Perhaps it's unfair of me to focus solely on Ritter's work on "Three's Company," a role that probably dogged him until the day he died.  But to me--and I'm sure to many people my age and a bit older--Jack Tripper was the role absolutely tailor made for Ritter, and the one he will be remembered for most fondly.  If you'll forgive the analogy, it's a bit like Mark Hamill dying.  (No, Hamill is not dead, don't worry).  Well, okay, given Hamill's lack of a career post-"Star Wars" and Ritter's impressive resume of over 140 films, TV movies and TV guest appearances, perhaps the Hamill analogy is a little weak.  But Hamill will--perhaps unfairly so--forever be known as Luke Skywalker.  I'm sorry, but it's true.  When he passes away, it will be in the first line of every obituary written about the man, despite his other work.  But the role has so much life and legend to it that to ignore it would be like ignoring the white elephant in the corner of the room.  And I think that's where the analogy stands up.  Truth be told, after his tremendous role in "Three's Company," John Ritter simply couldn't have done enough ill in his career to ever make me lose affection for him.

I just found out Ritter was a Beatles fan to boot.  Major bonus points.

Speaking of comparisons, there are two other funny fellows who passed away prematurely who I can't help but stop and think of fondly on this day: Phil Hartman and John Candy.  Candy, the cherubic, chubby, gentle mannered funnyman, also died of a heart attack on the set of his last film "Wagon's East."  I was a junior in high school and can remember how dumbfounded my friends and I were.  Having been a rabid SCTV fan since the late '80s and a fan of several of his films, it hit me especially hard.  Hartman, another comic genius in his own right, passed tragically in 1998...shot in his sleep by his wife, before she committed suicide.  I was, and still am, completely stunned by Hartman's death, having grown up with his work on "Saturday Night Live."  It is difficult to have grown up being entertained by someone only to have them tragically taken away at an early age.   To this day, whenever I see Candy or Hartman's work, I often forget they are no longer with us.  That is testament to the power their work carries, to their immense spirit and total dedication to craft they brought with them wherever they went.  When I see Ritter's work--particularly on "Three's Company"--I know I will feel the same.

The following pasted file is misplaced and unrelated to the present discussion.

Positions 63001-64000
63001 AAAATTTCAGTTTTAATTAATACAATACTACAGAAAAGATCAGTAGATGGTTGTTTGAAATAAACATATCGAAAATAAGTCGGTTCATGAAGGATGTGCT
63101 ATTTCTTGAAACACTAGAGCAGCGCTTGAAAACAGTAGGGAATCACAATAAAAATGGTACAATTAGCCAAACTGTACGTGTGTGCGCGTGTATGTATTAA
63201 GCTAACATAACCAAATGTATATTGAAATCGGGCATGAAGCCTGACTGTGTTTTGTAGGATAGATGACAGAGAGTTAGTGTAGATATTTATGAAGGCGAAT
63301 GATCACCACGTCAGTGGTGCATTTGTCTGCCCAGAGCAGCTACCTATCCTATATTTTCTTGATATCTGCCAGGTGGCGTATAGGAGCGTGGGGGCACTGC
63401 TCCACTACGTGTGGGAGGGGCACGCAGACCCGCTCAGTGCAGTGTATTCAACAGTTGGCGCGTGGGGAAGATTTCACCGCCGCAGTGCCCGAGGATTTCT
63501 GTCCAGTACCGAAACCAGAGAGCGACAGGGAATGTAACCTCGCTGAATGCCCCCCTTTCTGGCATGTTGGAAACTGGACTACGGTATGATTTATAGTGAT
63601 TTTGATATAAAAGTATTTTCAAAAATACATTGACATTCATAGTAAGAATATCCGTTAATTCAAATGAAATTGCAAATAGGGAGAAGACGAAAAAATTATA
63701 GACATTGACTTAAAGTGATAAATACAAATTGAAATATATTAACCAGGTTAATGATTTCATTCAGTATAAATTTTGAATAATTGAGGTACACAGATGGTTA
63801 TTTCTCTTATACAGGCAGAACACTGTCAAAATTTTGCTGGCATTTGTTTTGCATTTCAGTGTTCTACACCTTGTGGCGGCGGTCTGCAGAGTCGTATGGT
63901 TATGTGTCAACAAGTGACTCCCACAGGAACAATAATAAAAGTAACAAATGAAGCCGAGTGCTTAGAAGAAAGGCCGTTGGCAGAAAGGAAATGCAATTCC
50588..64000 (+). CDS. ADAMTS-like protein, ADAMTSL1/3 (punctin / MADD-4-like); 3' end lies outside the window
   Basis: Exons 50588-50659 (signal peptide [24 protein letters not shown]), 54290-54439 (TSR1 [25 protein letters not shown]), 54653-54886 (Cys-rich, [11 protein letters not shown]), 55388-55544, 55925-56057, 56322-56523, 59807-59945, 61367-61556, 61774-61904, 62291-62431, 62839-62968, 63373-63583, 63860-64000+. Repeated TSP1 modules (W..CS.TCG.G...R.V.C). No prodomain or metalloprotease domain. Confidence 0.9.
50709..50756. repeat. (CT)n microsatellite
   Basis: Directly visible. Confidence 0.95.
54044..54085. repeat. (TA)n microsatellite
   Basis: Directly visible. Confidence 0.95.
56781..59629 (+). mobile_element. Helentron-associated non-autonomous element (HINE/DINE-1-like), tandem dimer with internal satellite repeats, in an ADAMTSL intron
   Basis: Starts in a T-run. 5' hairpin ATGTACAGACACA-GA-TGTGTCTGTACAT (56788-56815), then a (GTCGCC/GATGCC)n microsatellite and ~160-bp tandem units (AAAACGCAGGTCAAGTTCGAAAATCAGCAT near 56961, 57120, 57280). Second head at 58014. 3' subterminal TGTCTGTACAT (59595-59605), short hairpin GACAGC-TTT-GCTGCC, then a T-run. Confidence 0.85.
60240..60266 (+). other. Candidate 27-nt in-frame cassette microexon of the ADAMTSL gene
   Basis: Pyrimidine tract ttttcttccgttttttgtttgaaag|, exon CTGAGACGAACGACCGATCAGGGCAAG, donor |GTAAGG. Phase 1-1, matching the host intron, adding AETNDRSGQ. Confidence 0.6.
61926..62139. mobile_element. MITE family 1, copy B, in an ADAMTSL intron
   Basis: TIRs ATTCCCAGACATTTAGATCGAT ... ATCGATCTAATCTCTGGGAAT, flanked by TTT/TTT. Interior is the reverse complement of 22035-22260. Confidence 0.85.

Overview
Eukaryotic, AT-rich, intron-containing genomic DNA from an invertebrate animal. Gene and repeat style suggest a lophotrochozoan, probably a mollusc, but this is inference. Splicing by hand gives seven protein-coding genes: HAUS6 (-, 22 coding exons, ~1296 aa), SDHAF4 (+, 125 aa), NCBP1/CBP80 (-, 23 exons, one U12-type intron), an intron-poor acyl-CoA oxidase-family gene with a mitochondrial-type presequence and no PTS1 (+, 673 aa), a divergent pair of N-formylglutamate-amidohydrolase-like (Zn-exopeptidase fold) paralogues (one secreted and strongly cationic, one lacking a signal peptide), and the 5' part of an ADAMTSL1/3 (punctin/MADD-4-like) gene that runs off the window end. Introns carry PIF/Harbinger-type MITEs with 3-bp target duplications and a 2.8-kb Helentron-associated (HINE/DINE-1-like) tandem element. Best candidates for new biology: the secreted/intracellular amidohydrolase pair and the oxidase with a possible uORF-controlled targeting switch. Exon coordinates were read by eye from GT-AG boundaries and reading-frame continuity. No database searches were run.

John looking like a fresh faced kid.

To this day, there remains on my wall two TV Guide articles chronicling the life and death of Phil Hartman.  I suspect articles about Ritter will shortly join them, as I honestly haven't been this bummed over a celebrity death since Hartman's passing.  (Unless you count George Harrison as a "celebrity," whom I don't).  Call me crazy, but I am always a little more tearful than usual when a funnyman passes away.

Perhaps this shouldn't be such a surprise.  When I saw the "E! True Hollywood Story" on "Three's Company," Ritter looked a little...odd.  He had gained a little bit of weight and his face looked pink and swollen.  But no mention was ever made in the media that Ritter was ill, and the media is claiming that even Ritter himself was not aware of this heart condition.  By all accounts, Ritter seemed to be doing fine...his re-emergence in the public eye certainly seemed to quash any feeling that he was anything other than perfectly healthy.  Maybe it was just a sunburn.

Perhaps most important of all, Ritter seemed to be the genuine article.  This morning, talking head after talking head is making note of the fact that Ritter was as warm, genuine and likeable off screen as he appeared to be on screen.  (Take that Chevy Chase!)  What is most sad is that I narrowly missed seeing the man in person less than a week ago.  Disneyland's California Adventure was having its "Stars Of ABC" day.  I was with two friends on Saturday evening when Ritter somehow came up in conversation.  My friend said:

"Hey, DCA is having one of those 'Stars of ABC' things and John Ritter is over there."